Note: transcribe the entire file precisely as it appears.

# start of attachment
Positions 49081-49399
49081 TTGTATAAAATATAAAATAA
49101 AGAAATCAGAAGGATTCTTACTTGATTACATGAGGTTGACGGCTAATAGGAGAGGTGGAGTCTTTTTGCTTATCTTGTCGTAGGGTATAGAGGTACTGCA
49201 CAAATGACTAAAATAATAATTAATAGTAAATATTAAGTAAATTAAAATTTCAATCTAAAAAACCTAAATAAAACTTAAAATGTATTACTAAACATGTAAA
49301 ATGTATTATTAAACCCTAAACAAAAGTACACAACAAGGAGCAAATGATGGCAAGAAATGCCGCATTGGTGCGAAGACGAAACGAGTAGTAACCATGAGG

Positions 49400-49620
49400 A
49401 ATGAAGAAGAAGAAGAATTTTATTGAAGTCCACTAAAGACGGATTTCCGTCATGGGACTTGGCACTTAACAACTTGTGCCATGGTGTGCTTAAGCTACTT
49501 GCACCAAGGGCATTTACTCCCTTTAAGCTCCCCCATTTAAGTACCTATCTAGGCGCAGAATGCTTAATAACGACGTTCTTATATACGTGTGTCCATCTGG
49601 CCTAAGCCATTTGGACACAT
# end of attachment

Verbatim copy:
Positions 49081-49399
49081 TTGTATAAAATATAAAATAA
49101 AGAAATCAGAAGGATTCTTACTTGATTACATGAGGTTGACGGCTAATAGGAGAGGTGGAGTCTTTTTGCTTATCTTGTCGTAGGGTATAGAGGTACTGCA
49201 CAAATGACTAAAATAATAATTAATAGTAAATATTAAGTAAATTAAAATTTCAATCTAAAAAACCTAAATAAAACTTAAAATGTATTACTAAACATGTAAA
49301 ATGTATTATTAAACCCTAAACAAAAGTACACAACAAGGAGCAAATGATGGCAAGAAATGCCGCATTGGTGCGAAGACGAAACGAGTAGTAACCATGAGG

Positions 49400-49620
49400 A
49401 ATGAAGAAGAAGAAGAATTTTATTGAAGTCCACTAAAGACGGATTTCCGTCATGGGACTTGGCACTTAACAACTTGTGCCATGGTGTGCTTAAGCTACTT
49501 GCACCAAGGGCATTTACTCCCTTTAAGCTCCCCCATTTAAGTACCTATCTAGGCGCAGAATGCTTAATAACGACGTTCTTATATACGTGTGTCCATCTGG
49601 CCTAAGCCATTTGGACACAT